Friday, 22 May 2009

Effective “people-skills” are not the same as “being-nice skills”.

It seems that Verne Harnish, like many, may equate people-skills with being nice. If so, then he's mistaken. Effective people-skills are about effective communication – skills that many managers and subordinates don’t have regardless of whether they are nice or not.

In his Insights newsletter this morning Verne Harnish quotes NY Times columnist David Brooks' article on some recent research on CEO effectiveness that apparently indicates that people skills are overrated and execution/persistence more important.

Verne seems to take that to mean that effective CEO’s are not-nice. For instance he cautions that the data is about “big company CEOs" whereas owners of “smaller firms often have to be nicer to people in order to attract and keep top talent” he says.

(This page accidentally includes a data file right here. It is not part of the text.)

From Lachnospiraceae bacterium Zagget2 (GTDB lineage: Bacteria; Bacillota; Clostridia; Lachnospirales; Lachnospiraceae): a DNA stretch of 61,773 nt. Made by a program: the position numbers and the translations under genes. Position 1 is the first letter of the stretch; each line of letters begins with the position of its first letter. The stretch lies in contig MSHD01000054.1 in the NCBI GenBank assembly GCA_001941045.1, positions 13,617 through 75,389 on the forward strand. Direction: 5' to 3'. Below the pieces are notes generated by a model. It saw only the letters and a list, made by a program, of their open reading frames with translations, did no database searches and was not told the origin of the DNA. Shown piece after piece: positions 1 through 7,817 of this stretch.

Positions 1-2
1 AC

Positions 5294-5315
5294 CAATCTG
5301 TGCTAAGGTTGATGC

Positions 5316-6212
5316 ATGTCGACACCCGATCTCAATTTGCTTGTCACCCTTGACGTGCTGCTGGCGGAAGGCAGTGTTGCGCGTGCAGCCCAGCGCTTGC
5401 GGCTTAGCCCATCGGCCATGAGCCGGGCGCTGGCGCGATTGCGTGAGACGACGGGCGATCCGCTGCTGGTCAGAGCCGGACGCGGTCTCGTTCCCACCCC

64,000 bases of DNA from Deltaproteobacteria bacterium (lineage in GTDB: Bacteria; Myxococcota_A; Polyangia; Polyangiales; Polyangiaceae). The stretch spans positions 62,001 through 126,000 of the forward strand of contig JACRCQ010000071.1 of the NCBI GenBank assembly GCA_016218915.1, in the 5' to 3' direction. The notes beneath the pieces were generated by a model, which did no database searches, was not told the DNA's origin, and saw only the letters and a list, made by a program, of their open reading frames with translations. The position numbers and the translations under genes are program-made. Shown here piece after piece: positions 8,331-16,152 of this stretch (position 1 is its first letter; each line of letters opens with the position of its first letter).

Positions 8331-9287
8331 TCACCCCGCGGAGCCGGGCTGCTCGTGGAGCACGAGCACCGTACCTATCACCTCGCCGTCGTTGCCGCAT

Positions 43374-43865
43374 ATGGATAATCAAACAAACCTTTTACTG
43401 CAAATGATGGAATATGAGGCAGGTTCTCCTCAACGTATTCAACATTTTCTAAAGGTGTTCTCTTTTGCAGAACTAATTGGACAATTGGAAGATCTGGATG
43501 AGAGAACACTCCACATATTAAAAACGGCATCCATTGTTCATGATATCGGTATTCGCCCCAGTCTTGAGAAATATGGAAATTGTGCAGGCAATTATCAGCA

Does that mean that people are so keen to work for big firms that they put up with and are unaffected by bad behaviour that they wouldn’t tolerate in a smaller firm? I doubt it.

Effective “people skills” are about effective communication and effective communication isn’t “being nice”. In fact it can be so tough that “nice people” can’t bring themselves to communicate effectively. Instead they skirt around the real issues, manoeuvre and manipulate, expecting others to somehow “get it”.

Being an effective communicator is about being assertive; being not-manipulative; it’s about persistence and execution. Unfortunately most communication in work organisations is way less effective than it could be. The result is dissatisfaction, distress, disengagement.

Learn how to communicate more effectively. Don’t be nice. Be effective: be purposeful; know your audience; persistently interact to establish shared understanding; identify and check all assumptions; listen.

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